Terry Tempest Williams, When Women Were Birds: Fifty-four Variations on Voice


“She recognized that that is how friendships begin: one person reveals a moment of strangeness, and the other person decides just to listen and not exploit it.”
Meg Wolitzer, The Interestings


What are some of your favorite quotes from your favorite books?


  • So many good ones! I love the Wolitzer one.

  • Awesome list of quotes! I especially love the quotes from Crossing to Safety and The Secret History–I really need to read those two! :)

  • Cracking list of quotes!

  • Kay

    I’m so enjoying reading the quotes that others have shared. Love this topic, even though I think it was hard to make selections. I love the Stegner quote. And really all of them. :-)

  • Love the Dept. of Speculation quote!

  • Books on the Table

    “Inspiring” can mean a lot of things, can’t it? I love your choices, especially the one from Crossing to Safety. I thought this was the best Top 10 Tuesday prompt ever!

  • Words for Worms

    Dangit, Cheryl Strayed is just so dang QUOTABLE. I looooooooooooove that quote.

  • I think I could read quotes all day…

  • Nice! This list just reminded me that I need to pick up a copy of When Women Were Birds finally and read it!

  • JoAnn @ Lakeside Musing

    Excellent quotes from a few of my favorite books!

  • These are all great but I really love the Meg Wolitzer . That’s so perfect!

  • All so wonderful. The Son, The Secret History and Americanah in particular hit home right now.

  • Oh wow – I need to read Dept of Speculation. That quote says absolutely everything in just a few perfect words. Love the Wolitzer one too :)

  • Jennine G.

    Love these! There’s nothing so great as a really relevant quote.

  • Amy Brandon

    “Sometimes people just want to feel heard.” Love that. I’m reading Purple Hibiscus right now and plan to move on to her other books.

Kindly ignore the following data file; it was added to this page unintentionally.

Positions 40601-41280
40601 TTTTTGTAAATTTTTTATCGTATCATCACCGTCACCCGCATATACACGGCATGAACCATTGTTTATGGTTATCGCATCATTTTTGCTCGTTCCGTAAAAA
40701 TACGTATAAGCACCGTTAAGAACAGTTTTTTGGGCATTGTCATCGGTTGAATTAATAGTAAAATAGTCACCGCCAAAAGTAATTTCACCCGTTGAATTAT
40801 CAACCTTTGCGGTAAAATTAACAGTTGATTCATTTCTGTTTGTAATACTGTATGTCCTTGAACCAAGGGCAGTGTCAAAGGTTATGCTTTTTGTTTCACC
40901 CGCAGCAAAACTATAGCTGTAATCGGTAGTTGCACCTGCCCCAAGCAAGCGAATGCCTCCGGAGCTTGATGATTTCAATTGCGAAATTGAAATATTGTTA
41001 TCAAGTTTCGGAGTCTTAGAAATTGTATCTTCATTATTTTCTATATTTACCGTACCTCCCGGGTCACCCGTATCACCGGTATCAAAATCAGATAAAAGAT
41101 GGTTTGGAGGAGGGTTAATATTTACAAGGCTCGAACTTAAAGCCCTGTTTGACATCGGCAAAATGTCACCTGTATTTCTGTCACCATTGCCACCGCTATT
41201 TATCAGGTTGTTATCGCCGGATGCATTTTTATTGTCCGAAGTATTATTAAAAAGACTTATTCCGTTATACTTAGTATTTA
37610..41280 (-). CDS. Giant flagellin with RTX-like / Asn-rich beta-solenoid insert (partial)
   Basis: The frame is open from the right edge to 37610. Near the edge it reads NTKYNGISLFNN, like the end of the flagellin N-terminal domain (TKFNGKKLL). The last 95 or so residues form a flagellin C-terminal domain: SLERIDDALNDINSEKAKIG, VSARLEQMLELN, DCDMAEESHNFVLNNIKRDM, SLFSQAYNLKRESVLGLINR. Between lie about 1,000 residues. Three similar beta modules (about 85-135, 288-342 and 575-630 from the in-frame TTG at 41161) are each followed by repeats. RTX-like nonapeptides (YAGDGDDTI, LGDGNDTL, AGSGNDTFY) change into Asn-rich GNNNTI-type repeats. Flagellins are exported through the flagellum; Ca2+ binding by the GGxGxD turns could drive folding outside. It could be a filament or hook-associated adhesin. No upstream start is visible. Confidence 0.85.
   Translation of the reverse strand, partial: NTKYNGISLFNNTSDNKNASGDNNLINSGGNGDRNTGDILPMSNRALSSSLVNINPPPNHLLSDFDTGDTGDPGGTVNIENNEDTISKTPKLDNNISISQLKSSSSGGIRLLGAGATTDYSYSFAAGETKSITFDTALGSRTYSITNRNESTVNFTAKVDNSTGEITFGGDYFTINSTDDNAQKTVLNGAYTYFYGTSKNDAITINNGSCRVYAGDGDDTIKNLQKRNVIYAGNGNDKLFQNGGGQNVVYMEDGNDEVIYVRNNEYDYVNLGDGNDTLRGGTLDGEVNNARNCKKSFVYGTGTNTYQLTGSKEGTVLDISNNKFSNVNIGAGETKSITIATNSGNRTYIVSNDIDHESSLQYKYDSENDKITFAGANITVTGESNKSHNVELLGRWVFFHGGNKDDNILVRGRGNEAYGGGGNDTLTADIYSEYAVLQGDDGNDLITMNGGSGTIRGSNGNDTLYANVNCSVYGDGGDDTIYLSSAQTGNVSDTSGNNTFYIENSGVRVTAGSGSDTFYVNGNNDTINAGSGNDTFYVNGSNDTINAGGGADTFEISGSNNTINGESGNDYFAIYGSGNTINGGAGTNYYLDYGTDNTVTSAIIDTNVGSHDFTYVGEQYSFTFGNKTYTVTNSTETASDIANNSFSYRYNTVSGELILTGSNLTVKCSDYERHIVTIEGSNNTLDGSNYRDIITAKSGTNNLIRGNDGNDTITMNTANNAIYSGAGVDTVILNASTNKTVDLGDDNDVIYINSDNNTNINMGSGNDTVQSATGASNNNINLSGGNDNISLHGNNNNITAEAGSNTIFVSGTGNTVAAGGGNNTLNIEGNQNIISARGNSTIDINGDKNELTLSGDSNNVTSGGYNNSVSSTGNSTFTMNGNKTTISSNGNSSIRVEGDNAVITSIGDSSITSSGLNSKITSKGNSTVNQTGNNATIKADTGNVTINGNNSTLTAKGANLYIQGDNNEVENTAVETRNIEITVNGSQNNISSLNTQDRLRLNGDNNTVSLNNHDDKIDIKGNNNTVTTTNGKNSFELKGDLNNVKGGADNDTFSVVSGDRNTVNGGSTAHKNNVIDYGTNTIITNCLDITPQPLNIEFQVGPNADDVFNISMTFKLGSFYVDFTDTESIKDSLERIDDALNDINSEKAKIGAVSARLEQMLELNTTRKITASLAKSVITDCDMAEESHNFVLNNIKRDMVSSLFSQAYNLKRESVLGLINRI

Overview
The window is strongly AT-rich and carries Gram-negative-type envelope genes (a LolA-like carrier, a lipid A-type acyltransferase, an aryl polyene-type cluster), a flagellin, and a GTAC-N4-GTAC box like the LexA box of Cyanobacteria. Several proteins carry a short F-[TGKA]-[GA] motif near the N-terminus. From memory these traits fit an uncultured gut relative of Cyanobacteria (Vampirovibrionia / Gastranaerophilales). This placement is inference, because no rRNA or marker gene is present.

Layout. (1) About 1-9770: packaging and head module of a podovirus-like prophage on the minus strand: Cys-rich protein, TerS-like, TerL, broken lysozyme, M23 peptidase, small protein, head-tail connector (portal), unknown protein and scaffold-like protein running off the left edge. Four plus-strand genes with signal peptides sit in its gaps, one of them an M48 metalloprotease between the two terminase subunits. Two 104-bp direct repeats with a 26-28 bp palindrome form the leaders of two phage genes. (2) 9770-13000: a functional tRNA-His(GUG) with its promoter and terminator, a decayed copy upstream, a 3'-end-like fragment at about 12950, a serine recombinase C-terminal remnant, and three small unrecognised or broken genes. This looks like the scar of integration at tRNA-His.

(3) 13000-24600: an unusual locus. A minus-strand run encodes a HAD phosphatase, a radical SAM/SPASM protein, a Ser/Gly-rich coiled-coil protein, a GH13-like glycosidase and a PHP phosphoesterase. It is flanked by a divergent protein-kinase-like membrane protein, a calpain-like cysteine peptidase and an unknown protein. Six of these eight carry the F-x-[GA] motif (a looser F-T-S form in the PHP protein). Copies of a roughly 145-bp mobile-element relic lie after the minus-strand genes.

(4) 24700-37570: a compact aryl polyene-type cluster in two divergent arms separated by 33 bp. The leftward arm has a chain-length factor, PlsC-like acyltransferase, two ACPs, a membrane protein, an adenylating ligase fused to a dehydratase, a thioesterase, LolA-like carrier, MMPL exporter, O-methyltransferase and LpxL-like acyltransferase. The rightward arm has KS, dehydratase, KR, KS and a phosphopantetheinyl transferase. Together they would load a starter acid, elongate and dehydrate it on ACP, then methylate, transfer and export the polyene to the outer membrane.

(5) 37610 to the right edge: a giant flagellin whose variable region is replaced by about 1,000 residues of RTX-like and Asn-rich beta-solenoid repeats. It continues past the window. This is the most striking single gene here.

• Belle Sarff

    Cripes all mighty! So many quotes here that stir me in such a way that I feel like I must read every one of these books. Where am I going to find the time to read all the wonderous books in this world?!?

  • Wow. These are all so beautiful. Now i want to grab each book and see what the rest of the prose is like.

  • Oh, my gosh! These are great ones, Shannon! I especially love the one from Dept. of Speculation, only making me want to read it even more – ha!

  • That last quote from The Interestings is so great! I read that book in kind of a blur and missed some great lines like that.

  • I looove all of these! The Dear Sugar quote, especially, always gives me chills.

  • Ohhh my god, these are all so good. I really have to read The Interestings and The Woman Upstairs.

  • AnnabelSmith

    Oh, some lovely ones here! Even though I didn’t really like The Secret History, I think my attitude has softened to Tartt after reading and loving The Goldfinch, and that quote you chose really rung true. I also love the one from The Interestings – so astute.

  • ThomasHogglestock

    I love the Wolitzer quote. I read the book but I would never have remembered that quote. I must admit I read this post with trepidation. I really don’t like all the folks on Twitter whose main purpose in life is to quote authors. I find it especially trying when they quote authors that I doubt they have read. It isn’t that I know for sure that they haven’t read those authors, it’s just that if they had May Sarton and Anita Brookner would be two of the most read authors of all time given the number of times they are quoted on Twitter.